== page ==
Porsche’s rich racing heritage, and the emotional connection to motorsports that comes with it, have roped in all generations of performance car lovers, whether it be for style, prestige, or simply the sound of a raw flat-six engine.
Times are changing, though. Electrification is the future of motoring, and Porsche knows that. Still, it’s committed to keeping the visceral attachment to its cars that fans have had for decades by being committed to both performance and luxury—and what better way to do that than with a true fully-electric GT racing car?
Last week at the IAA Mobility Auto Show in Munich, Porsche revealed a secret project that it has been working on for some time: the Mission R.
The race-ready concept is a preview of the spirit Porsche believes its upcoming purpose-built EV race cars will embody. (The closest analog of this battery-powered concept car is the automaker’s track-dedicated champion, the 911 GT3 Cup.) For the Mission R, that ethos begins with the two electric motors stationed at the front and rear wheels.
In Qualifying Mode, the Mission R pumps out a wicked 1,073 horsepower—that’s 429 HP at the front axle and 644 HP at the rear. This insane power helps the race car accelerate from zero to 60 miles per hour in under 2.5 seconds. And if the accelerator is kept pressed to the floor, the Mission R can reach a top speed of 186 MPH.
This extreme power is, in-part, attributed to Porsche’s all-new “permanently excited synchronous machines,” as Porsche describes its next-generation electric motors. Porsche says that the most innovative feature of these motors is the direct cooling of the stator—the stationary magnetic poles that sit along the outside of the rotors. A traditional EV cools the motor by flowing coolant through a surrounding jacket, but Porsche’s method involves flowing the coolant around the copper windings directly, which is significantly more efficient at removing heat. Combined with direct oil cooling of the battery, the combo is meant to withstand the abuse the vehicle will face on race day.
For longer periods of racing, Porsche offers a slightly less powerful Race Mode that trades total power for more sustainable output over a longer period of time. Still, 671 horsepower is enough to sprint around a track for up to 40 minutes with its large 82 kilowatt-hour battery.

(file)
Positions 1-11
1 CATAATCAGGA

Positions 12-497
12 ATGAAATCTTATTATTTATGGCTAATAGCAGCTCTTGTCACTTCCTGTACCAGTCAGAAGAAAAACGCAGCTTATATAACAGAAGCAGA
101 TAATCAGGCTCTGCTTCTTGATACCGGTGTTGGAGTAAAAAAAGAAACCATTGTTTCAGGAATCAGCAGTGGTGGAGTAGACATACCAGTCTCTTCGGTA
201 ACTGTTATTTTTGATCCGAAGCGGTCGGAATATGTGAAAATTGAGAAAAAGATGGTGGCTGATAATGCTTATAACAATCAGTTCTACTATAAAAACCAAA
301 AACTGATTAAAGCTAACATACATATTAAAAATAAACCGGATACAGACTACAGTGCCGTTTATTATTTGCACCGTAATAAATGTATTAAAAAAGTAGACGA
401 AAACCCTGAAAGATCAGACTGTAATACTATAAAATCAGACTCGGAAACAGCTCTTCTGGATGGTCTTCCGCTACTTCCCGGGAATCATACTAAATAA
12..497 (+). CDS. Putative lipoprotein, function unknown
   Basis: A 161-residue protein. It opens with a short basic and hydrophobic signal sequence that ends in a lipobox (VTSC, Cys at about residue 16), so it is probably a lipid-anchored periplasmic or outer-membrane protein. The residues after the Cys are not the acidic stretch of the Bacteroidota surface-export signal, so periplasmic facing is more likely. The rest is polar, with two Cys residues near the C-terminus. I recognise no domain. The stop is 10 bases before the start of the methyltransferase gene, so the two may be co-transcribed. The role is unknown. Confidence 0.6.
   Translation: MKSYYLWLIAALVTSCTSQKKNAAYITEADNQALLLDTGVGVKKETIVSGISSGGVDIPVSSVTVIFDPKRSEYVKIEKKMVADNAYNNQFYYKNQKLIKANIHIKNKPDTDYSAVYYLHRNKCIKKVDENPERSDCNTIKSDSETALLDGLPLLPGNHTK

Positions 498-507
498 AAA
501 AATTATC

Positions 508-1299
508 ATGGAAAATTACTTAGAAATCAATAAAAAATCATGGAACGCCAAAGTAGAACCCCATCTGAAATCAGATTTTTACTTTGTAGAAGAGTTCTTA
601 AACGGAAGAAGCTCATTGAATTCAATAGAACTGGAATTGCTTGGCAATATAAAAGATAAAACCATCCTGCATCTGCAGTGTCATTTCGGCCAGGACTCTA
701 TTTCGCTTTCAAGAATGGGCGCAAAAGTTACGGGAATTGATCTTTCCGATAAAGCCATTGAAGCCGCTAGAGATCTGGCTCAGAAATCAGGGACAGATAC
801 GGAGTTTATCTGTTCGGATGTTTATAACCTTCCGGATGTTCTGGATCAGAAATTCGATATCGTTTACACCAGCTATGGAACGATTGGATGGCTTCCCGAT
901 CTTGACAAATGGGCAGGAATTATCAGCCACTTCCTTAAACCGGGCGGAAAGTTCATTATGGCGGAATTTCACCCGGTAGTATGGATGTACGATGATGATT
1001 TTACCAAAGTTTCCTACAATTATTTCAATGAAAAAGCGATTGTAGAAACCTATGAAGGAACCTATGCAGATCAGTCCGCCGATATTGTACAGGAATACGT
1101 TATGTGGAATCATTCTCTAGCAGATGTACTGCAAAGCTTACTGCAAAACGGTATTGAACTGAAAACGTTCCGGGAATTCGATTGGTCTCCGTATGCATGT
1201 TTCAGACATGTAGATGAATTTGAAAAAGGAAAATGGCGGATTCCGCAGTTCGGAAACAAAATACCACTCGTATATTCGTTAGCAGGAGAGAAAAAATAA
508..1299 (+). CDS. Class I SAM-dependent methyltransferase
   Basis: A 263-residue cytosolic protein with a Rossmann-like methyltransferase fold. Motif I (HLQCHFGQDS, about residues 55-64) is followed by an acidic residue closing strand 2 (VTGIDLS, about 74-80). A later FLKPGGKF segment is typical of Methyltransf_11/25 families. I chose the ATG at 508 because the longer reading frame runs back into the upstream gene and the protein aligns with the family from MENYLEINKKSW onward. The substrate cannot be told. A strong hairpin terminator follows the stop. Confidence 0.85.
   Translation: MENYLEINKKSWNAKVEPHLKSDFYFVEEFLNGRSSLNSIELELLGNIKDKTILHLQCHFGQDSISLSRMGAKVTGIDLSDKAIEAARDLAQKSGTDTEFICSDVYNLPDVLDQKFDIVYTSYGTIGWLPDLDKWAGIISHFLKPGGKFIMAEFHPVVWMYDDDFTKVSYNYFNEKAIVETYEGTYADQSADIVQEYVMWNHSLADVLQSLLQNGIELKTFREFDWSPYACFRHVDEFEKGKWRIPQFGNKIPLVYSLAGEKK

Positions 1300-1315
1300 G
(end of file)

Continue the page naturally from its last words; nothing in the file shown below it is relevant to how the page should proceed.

When the battery is depleted, racers just need a short break to bring the car back up to a usable charge. The Mission R’s astounding 900-volt system allows the car to charge from zero to 80 percent in just 15 minutes using a 350 kW fast charger.
Porsche knew that its latest race car couldn’t just be fast—it also needed to be nimble. Batteries are often the heaviest component of an electric car, and the Mission R has no shortage of them to support a long period of racing between charges. Despite this, the Mission R tipped the scales at a lean 3,300 pounds, which is about the weight of a modern Toyota Camry. (Meanwhile, the GT3 Cup weighs in at around 2,600 pounds.)
To bring down the weight, Porsche focused on using lightweight composite materials wherever possible. Rather than a full hardened steel roll cage, the German engineers decided to use carbon fiber to form an exoskeleton that extends to the exterior of the car. Many exterior plastics were formed using Natural Fiber Reinforced Plastics (NFRP), a material sourced by using renewable flax fibers obtained from farming. Porsche says that NFRPs are even more environmentally friendly than…